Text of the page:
Microsoft President Brad Smith has given a detailed and wide ranging interview to ITV News that focuses on the company's stance on privacy and cybercrime. Smith says Microsoft is willing to help governments get requested information, but if they push to far Microsoft will simply say no.
The interview comes during the same week where data privacy for users is once again in the headlines. Smith was talking after the Westminster terror attack in London, for which Microsoft provided information to UK law enforcement.
Earlier today, we reported that the company acted within 30 minutes to give UK authorities information related to the recent terror attack in London. Smith says the information was given after the company assessed that the request was legal and valid.
With fear growing over further attacks and cybercrimes, some argue tech companies should always be prepared to hand information, in any circumstance. However, Brad Smith has long championed a transparent process for data requests based on specific criteria.
He says there should be strict limits on the data governments can get.
“We will not help any government, including our own, hack or attack any customer anywhere,” Brad Smith said. “We will turn over data only when we are legally compelled to.”
The comment drew heat from the press in the UK as it suggested Microsoft did not help authorities. However, it was taken out of context as Smith says Microsoft found the request to be valid.
“Law enforcement needs information, sometimes it needs it very quickly to save lives.
“When we get those kinds of requests, or warrants and when they are lawful, we act quickly, we can do so in a matter of minutes”, said Smith. “But when governments go too far we will say no.”
Smith says Microsoft has shown it is not acting in any government's interests, including the US. The company has already won a case against the US Department of Justice. The DoJ requested data related to the San Bernardino terror attacks. The data was held in an Irish center and Microsoft refused the request.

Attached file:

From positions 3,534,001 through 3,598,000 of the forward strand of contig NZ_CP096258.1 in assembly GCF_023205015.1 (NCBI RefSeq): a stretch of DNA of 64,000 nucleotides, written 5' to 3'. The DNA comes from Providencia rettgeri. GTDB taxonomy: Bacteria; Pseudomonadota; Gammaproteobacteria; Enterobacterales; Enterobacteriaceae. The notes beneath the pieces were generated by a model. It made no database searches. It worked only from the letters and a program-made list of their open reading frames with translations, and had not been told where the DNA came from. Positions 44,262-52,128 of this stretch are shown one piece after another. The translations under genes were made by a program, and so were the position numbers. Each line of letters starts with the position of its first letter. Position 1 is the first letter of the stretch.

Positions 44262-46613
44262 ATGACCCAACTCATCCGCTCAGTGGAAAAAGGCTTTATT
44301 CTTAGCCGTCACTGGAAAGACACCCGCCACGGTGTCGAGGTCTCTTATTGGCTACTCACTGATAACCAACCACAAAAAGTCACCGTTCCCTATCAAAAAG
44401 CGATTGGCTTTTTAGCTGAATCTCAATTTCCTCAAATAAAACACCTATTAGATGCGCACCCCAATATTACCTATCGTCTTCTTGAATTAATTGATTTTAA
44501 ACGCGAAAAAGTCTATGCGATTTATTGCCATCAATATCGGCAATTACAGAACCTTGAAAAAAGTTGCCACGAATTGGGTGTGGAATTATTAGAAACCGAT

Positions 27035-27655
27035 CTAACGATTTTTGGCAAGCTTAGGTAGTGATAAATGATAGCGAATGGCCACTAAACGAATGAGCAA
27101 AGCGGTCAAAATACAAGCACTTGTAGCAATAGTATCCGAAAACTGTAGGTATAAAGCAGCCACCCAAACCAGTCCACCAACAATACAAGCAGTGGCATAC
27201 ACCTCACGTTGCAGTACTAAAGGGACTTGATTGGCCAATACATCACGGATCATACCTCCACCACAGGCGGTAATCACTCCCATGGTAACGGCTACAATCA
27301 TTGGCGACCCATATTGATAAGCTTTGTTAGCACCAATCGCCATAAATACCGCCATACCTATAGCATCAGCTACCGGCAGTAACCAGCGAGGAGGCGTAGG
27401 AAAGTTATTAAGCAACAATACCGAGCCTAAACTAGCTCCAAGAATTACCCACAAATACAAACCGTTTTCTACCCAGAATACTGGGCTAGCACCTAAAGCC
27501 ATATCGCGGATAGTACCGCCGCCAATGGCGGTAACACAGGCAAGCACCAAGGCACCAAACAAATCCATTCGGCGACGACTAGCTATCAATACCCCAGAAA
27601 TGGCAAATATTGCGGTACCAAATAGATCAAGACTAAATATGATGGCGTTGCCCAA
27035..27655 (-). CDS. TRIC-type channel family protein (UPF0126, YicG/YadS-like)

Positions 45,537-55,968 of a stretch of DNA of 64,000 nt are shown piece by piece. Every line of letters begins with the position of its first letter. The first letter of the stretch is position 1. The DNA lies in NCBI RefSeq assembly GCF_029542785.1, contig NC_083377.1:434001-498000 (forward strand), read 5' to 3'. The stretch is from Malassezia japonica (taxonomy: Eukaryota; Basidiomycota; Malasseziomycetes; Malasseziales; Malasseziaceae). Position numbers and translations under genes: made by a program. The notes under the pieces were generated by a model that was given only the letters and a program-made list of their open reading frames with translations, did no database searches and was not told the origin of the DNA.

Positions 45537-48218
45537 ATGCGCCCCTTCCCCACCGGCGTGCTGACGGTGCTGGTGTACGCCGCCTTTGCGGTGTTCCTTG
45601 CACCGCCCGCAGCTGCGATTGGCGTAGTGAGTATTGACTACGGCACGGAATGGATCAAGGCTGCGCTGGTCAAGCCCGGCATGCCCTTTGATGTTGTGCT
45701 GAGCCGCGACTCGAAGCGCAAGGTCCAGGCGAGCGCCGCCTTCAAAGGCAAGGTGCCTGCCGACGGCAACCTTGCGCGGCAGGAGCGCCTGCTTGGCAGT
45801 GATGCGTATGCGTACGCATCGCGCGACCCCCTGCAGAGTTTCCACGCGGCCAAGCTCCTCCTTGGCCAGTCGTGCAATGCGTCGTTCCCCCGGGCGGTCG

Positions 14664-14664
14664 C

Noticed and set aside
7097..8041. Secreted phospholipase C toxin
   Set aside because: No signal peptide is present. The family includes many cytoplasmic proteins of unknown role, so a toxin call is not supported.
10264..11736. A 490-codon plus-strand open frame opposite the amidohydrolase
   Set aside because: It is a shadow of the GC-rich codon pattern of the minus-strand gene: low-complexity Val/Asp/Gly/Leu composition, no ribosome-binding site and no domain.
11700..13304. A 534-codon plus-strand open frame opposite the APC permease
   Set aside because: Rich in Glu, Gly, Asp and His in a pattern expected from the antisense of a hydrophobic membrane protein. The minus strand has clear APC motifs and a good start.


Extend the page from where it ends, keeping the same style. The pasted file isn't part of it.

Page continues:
The company argues a government has no right to demand data from centers not located within its borders. Microsoft urged the DoJ to pursue legal channels in Ireland in a bid to get the data. The company won its appeal in courts last year.
“As a [global] company we need to be trusted everywhere and the only way that we can be trusted everywhere is if we put interests of our customers globally ahead, frankly, of individual interests of any single government.”
Earlier this month, WikiLeaks published documents showing the CIA can corrupt devices around the globe. The so-called Vault 7 documents reveal the US government agency can compromise consumer electronics like smartphones. With this ability, the CIA breaches undisclosed security holes in software and take over devices.
WikiLeaks promised the zero-day vulnerabilities would be disclosed to Microsoft and other tech companies. We reported two weeks ago that tech giants were still waiting for the information. The delay seems to be because non-profit group wants the companies to sign an agreement. It was later reported the companies would have to sign a confidentiality agreement first.
Smith says WikiLeaks has still not contacted Microsoft or any other company:
“The reality is throughout the tech sector, we haven't yet started to receive information from WikiLeaks. We'll all learn more when we get the information. So far we know the same things journalists do.”
Digital Geneva Convention
Brad Smith has advocated the creation of a set of standards that would be like Digital Geneva Convention. This would compel participating nations to adhere to standardized rules for data collection and privacy. He announced the concept last month.
“Just as the world's governments came together in 1949 to adopt the Fourth Geneva Convention to protect civilians in times of war, we need a Digital Geneva Convention that will commit governments to implement the norms needed to protect civilians on the internet in times of peace.”
Speaking to ITV, Smith says Microsoft has discussed the idea with governments, but none have offered any commitment.